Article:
Third night, Mizpe Ramon: The staff at Ramon Suites (also called Ramon Hotel) was helpful in arranging a jeep tour of the crater when our previous plans didn’t work out. Our guide, Ziv Ravits, was entertaining and knowledgable and we found that 2.5 hours was just right for the tour. One glitch was that our hotel was NOT equipped to store luggage after checkout. They allowed us to leave our luggage in the room until we got back from our tour, which was about 1 hour after the official checkout time, but if we’d had a longer tour, I guess we’d have had to leave the luggage in the car, which might or might not have been a problem.

Fourth night: We then proceeded to Masada, which, it turns out, is nearly impossible to figure out how to enter into the GPS. I wish I could remember exactly how I finally managed so that I could pass that pearl of wisdom along, but suffice it to say—you definitely need a map, too! We stayed overnight at the Masada Guest House, and had dinner there as well as breakfast. I would compare the food to a reasonably good college cafeteria.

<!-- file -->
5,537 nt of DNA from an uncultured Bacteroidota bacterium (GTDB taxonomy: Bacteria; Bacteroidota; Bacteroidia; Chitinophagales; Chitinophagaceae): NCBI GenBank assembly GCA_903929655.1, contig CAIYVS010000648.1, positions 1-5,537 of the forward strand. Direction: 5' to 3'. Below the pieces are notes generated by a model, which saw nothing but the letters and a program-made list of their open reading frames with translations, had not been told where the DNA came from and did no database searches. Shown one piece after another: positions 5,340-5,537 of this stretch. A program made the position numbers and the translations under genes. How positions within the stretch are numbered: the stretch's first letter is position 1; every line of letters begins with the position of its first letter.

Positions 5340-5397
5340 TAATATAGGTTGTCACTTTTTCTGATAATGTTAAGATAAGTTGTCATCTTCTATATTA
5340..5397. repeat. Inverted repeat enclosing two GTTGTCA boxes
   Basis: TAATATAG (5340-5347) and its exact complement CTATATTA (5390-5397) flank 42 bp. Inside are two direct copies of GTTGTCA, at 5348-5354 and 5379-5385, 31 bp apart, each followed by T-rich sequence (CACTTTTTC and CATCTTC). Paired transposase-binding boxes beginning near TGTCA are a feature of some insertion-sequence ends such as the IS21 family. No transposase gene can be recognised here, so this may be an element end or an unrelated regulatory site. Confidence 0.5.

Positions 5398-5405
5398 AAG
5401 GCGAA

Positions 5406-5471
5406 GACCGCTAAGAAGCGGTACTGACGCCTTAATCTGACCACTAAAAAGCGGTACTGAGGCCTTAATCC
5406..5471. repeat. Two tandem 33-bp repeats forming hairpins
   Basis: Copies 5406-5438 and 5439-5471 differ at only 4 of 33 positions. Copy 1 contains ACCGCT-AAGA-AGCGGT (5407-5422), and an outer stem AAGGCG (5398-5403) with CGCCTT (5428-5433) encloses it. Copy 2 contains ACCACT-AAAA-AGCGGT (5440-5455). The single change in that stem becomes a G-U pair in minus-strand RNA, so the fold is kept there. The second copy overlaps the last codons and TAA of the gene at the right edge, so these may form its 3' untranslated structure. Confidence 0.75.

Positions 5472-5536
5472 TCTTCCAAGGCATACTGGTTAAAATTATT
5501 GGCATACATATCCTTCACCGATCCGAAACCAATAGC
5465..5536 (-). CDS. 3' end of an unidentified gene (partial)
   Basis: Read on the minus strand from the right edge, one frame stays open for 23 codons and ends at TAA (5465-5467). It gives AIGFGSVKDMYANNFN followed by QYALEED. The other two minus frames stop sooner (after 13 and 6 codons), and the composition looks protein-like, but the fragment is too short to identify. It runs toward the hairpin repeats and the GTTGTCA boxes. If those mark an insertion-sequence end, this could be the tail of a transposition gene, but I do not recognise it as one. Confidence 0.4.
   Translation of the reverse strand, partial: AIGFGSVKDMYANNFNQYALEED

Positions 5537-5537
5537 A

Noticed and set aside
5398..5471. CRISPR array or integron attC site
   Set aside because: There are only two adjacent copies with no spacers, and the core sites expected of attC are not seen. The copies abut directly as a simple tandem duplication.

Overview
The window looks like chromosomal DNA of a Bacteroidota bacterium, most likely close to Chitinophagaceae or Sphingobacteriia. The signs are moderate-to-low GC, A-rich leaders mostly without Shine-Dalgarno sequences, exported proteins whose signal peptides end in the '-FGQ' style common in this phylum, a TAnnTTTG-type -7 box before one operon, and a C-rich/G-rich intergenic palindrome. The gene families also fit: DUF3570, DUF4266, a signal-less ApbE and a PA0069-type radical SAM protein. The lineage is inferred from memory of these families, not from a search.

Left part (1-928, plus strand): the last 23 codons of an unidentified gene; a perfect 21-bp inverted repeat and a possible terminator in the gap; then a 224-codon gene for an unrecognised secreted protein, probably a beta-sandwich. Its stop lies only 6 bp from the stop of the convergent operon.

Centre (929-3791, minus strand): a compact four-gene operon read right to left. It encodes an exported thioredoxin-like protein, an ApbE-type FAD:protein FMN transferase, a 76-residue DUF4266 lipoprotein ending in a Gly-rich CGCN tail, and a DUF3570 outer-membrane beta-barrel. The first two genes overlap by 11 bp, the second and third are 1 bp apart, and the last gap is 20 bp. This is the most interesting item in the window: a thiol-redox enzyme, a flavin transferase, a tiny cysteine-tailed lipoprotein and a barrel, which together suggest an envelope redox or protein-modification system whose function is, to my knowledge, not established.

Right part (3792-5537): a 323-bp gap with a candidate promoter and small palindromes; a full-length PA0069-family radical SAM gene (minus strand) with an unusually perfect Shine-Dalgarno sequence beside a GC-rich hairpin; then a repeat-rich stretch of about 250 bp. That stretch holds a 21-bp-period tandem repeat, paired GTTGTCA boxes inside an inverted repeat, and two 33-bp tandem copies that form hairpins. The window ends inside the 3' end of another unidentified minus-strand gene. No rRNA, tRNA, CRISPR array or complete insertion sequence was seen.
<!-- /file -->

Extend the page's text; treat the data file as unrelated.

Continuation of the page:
The guest house let us store our luggage in the office while we toured Masada. I guess a lot of people climb up early and are down before check out, because not too many other bags were stored there. By the way, the walk up from the guest house to the visitors’ center/ticket window is a pretty steep climb, so if there are people with mobility issues among you, it might be a good idea to drop them at the door rather than trying to walk up, even though it’s right “next door.”